Skip to content
Link copied to clipboard

Peco's electric-heating discount ending

During America's great expansion into the suburbs, the electric-power industry extolled the virtues of clean, modern, "flameless" electric heat. General Electric Co. spokesman Ronald Reagan urged homeowners to "Live Better Electrically." All-electric houses were sold as "Gold Medallion Homes."

During America's great expansion into the suburbs, the electric-power industry extolled the virtues of clean, modern, "flameless" electric heat.

General Electric Co. spokesman Ronald Reagan urged homeowners to "Live Better Electrically." All-electric houses were sold as "Gold Medallion Homes."

Peco Energy Co. did its part to promote electric heat. In the late 1960s, when Peco built power plants to supply a growing summer air-conditioning load, it had spare winter generation capacity and offered a discount for heating customers. About 160,000 Peco households - mostly in Philadelphia's suburbs - still receive the below-market rate.

They can say goodbye to that sweetheart deal.

Over the next two years, Peco's discounted rate for electric-heating customers will go the way of rotary phones, leaded gasoline, and bell bottoms.

An unadvertised aspect of the coming era of electric deregulation is that Peco must discontinue a host of special electric rates. The residential heating rate - called "Rate RH" in electric-tariff jargon - saves a typical family about $40 a month during the heating season.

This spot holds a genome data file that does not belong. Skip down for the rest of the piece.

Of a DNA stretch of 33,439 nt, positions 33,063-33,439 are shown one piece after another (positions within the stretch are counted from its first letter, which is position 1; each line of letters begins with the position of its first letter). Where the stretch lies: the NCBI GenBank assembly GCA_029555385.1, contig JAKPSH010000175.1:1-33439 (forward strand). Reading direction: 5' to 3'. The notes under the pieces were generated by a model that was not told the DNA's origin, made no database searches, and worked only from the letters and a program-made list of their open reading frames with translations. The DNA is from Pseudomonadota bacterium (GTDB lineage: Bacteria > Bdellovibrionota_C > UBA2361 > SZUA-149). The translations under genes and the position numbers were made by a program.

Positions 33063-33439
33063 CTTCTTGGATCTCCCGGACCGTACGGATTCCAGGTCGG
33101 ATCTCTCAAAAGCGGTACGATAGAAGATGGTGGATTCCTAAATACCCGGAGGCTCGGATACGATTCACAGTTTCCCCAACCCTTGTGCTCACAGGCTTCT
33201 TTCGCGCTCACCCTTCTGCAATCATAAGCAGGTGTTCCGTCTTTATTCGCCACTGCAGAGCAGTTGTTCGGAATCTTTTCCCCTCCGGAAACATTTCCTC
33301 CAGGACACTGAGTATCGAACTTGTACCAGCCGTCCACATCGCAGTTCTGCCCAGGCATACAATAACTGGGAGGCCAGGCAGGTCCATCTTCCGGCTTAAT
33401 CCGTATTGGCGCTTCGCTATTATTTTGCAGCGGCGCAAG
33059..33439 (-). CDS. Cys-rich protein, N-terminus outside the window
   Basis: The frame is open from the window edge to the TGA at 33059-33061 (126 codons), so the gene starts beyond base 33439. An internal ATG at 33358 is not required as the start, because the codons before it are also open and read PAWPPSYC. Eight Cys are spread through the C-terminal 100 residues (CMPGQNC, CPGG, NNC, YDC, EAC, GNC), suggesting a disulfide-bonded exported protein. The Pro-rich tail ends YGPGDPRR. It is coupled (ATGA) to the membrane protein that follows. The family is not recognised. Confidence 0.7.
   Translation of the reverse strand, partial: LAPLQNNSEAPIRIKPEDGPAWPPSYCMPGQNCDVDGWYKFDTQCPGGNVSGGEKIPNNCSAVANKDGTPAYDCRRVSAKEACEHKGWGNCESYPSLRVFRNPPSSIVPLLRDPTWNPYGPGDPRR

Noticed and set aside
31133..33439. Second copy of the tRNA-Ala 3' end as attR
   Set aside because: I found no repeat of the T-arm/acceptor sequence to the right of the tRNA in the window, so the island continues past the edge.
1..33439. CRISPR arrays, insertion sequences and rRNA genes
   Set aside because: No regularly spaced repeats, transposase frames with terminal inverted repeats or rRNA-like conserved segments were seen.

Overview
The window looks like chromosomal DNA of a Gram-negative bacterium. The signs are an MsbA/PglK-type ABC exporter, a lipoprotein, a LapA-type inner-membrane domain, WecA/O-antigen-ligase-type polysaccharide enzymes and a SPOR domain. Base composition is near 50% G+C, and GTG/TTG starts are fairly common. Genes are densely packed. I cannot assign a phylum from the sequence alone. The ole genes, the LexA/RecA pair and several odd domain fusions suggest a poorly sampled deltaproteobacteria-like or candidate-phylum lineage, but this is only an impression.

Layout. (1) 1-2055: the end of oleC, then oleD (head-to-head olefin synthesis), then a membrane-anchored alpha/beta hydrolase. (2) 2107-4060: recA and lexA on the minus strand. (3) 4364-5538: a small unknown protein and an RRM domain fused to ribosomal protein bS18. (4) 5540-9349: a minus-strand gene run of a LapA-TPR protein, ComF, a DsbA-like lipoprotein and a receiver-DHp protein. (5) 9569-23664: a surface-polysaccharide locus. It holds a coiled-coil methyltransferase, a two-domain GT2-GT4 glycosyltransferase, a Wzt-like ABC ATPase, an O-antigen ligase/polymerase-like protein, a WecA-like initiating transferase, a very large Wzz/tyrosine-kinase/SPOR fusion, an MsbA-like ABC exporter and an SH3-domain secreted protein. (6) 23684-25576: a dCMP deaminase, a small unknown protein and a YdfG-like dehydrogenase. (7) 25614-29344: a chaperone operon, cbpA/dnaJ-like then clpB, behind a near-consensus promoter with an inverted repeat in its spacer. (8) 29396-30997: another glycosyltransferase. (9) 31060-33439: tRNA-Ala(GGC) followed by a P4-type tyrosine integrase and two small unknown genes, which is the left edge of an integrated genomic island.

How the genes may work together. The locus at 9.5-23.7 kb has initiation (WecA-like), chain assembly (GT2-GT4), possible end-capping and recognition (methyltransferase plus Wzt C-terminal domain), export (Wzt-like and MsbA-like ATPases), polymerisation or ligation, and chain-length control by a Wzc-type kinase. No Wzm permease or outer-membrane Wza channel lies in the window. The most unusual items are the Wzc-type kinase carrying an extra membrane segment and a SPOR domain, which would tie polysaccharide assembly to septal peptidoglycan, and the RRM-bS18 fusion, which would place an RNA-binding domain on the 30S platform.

Heating customers won't lose their special rate this winter. The discount will be cut by half during the 2011-12 heating season, however, and by the end of 2012, it will disappear altogether.

Loss of the discount could lead to some steep increases in the monthly heating bills of power-hungry customers.

But, to help soften the impact, the utility is planning to introduce programs to help customers cut costs and consumption, Peco spokeswoman Cathy Engel said.

"A typical RH customer not taking advantage of these programs could expect their total monthly bill to increase an additional 5 percent per year in 2012 and 2013 as the discounted generation prices are phased out," Engel said.

This change in the special-heating rate is not to be confused with the much-anticipated lifting of electric-rate caps at the end of this year. On Jan. 1, Peco's residential fees are scheduled to increase about 5 percent for all customers who do not sign up with the growing legion of electric suppliers flooding the market with discount offers.